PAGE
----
Prioritizing Sustainability at the Point of Purchase

In volumes one and two of our sustainability series, we covered the recent rise in consumer demand for sustainability and how eCommerce companies are counteracting their environmental impact throughout the supply chain amid rapid growth. In volume three, we examine how the “big three” retailers are curating products that prioritize sustainability in order to help consumers make educated purchasing decisions.

While cost is the most common barrier to choosing sustainable goods, it’s closely followed by the lack of awareness of a store’s sustainable offerings. Research shows that 55% of consumers are more likely to purchase a food item if the packaging displays a sustainability claim, but such claims aren’t always enough to combat label fatigue and help an item stand out on the digital shelf.

As environmental concerns continue to influence consumer spending across all segments, a retailer’s ability to take the guesswork out of sustainable shopping is key in increasing conversion rates and cultivating brand loyalty. 

Climate Pledge Friendly

As a continuation of The Climate Pledge (a commitment to be net-zero by 2040—10 years ahead of the Paris Agreement), Amazon introduced its Climate Pledge Friendly program in 2020 to help customers identify environmentally-friendly products and encourage businesses to pursue sustainable practices. Brands may qualify for the badge through regular reporting of greenhouse gas emissions, implementation of carbon emission elimination strategies, and taking action to neutralize any remaining emissions with credible offsets. In addition to its own dedicated storefront and badge displayed in the product detail page, a Climate Pledge Friendly widget highlights SKUs that would not normally show up on the first page of search results.

Since the program started in 2020, more than 300 companies have signed on and seen results. Certified brands displaying the badge have improved their sales. Data from Flywheel, an Ascential Company, backs this up, showing that ASINs in a top CPG category saw a 15% increase in conversion rate after receiving a CPF badge. Participation is free and brands can request to qualify through Brand Registry.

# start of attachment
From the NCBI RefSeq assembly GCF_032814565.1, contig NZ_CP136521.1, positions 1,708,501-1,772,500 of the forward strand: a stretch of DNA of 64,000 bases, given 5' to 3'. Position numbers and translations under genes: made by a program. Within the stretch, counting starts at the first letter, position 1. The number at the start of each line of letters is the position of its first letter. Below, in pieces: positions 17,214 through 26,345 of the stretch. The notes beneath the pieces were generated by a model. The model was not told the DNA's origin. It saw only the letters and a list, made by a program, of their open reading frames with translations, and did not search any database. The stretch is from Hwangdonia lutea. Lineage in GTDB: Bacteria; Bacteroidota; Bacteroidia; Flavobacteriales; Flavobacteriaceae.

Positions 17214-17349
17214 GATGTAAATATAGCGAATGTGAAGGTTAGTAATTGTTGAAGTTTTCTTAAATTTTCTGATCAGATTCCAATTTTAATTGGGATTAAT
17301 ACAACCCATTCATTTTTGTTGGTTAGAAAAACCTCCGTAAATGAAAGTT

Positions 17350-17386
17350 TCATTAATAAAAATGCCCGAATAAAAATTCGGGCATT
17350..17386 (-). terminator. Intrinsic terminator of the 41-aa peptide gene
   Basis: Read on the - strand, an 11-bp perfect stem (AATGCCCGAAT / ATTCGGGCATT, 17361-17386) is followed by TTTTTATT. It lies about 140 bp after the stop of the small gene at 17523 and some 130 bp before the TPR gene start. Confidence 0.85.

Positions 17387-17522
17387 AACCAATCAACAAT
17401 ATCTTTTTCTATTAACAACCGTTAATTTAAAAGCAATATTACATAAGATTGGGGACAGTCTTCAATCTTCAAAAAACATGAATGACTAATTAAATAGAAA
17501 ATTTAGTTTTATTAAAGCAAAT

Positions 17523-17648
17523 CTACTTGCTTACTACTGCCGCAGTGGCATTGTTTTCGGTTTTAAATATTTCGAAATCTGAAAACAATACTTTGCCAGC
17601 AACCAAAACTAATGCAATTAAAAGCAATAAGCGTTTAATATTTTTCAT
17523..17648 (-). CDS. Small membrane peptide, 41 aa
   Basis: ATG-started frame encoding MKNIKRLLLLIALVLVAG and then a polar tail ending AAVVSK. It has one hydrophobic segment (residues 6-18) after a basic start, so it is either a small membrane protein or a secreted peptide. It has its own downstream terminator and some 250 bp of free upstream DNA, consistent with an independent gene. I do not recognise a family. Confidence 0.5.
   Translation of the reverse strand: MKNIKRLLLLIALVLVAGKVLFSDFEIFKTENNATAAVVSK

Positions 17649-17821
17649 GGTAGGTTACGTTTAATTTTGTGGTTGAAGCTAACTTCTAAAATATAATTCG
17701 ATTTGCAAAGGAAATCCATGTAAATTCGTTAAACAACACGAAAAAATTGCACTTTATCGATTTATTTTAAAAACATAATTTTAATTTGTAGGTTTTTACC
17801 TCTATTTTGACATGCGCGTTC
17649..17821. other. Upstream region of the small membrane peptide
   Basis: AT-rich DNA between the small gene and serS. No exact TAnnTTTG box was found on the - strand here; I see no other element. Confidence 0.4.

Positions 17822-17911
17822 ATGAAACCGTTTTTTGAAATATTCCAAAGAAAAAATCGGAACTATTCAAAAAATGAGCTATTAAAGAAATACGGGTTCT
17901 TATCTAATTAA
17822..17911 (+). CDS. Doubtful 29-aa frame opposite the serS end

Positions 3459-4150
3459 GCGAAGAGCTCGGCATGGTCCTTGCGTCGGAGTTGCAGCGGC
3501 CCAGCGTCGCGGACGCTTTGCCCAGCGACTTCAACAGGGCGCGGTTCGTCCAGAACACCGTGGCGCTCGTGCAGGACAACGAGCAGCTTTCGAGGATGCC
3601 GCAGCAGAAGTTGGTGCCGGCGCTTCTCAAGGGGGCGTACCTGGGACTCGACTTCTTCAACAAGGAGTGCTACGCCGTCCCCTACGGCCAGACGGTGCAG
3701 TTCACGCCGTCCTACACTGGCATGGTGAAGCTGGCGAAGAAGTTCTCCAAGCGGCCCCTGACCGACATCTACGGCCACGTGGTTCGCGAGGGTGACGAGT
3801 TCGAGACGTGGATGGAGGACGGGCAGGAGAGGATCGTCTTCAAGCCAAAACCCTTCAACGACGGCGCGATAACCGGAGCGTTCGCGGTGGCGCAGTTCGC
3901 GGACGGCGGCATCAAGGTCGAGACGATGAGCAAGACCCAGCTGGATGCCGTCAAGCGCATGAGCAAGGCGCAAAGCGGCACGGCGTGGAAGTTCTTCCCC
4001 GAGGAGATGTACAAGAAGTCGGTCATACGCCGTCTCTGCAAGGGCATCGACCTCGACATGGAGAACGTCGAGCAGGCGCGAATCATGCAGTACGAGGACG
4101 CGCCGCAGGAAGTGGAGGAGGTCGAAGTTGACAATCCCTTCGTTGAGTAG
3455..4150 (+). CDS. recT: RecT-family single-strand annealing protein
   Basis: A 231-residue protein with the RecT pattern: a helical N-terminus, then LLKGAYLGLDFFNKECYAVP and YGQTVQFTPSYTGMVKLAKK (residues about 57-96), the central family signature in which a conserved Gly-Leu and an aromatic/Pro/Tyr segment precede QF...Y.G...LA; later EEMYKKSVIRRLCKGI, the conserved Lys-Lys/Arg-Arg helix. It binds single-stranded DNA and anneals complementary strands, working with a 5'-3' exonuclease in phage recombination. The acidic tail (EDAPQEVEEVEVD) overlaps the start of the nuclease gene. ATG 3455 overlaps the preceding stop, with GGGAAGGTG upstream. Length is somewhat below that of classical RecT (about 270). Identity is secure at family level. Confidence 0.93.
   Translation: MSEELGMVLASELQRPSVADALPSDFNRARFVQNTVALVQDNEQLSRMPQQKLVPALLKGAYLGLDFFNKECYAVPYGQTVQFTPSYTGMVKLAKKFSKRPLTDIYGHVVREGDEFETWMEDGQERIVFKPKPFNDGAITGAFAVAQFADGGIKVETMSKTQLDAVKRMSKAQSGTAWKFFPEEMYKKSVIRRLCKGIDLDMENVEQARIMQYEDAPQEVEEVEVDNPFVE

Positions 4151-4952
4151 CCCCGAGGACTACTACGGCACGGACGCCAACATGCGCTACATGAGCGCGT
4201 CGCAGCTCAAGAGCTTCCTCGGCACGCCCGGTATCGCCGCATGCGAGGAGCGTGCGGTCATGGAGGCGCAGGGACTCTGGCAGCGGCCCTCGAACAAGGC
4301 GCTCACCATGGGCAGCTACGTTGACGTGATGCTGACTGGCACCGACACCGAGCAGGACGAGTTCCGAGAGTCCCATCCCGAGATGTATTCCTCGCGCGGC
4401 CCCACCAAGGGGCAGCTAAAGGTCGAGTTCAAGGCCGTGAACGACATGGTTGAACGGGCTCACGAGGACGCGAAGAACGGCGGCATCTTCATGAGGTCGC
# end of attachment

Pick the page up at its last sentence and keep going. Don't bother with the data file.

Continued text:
Target Zero

Target recently introduced the Target Zero initiative as a part of its broader sustainability strategy, using an icon to elevate sustainable brands in stores and online. Shoppers can search hundreds of products by category or sustainability claim. While the initiative is brand-new, Target has been working with brands to determine which products meet the designated requirements and plans to expand the selection. Target is aiming for 100% of its owned brands and limited-edition partnerships to meet its sustainability standards by 2025. By 2030, Target hopes to be the market leader for creating and curating sustainable brands, with circular design in its sights by 2040.

Built for Better

Walmart launched its Built for Better platform in 2021 to highlight healthy and eco-friendly products. All Built for Better products must “meet one or more third-party certification, industry initiatives, or item attributes focused on personal well-being or the natural environment” to qualify for the platform. While initial messaging states that Built for Better icons are in place, they seem to be absent from the product detail page as of the publish date of this article. However, shoppers who know to search for the Built for Better platform can locate sustainable products through the landing page.

Perhaps in lieu of icon implementation, a third Built for Better methodology has been added to the existing Built for Better—For You and Built For Better—For the Planet classifications. Built for Better—For Communities presents items sourced from certified woman-owned or diverse-owned businesses that support local communities.

Now that we’ve covered the recent rise in demand for sustainability, how some manufacturers are incorporating sustainability into every step of their supply chain, and how major retailers are helping environmentally-conscious shoppers find what they need online, we’ll weigh whether or not it will all pay off in the fourth and final volume of our series on sustainability.

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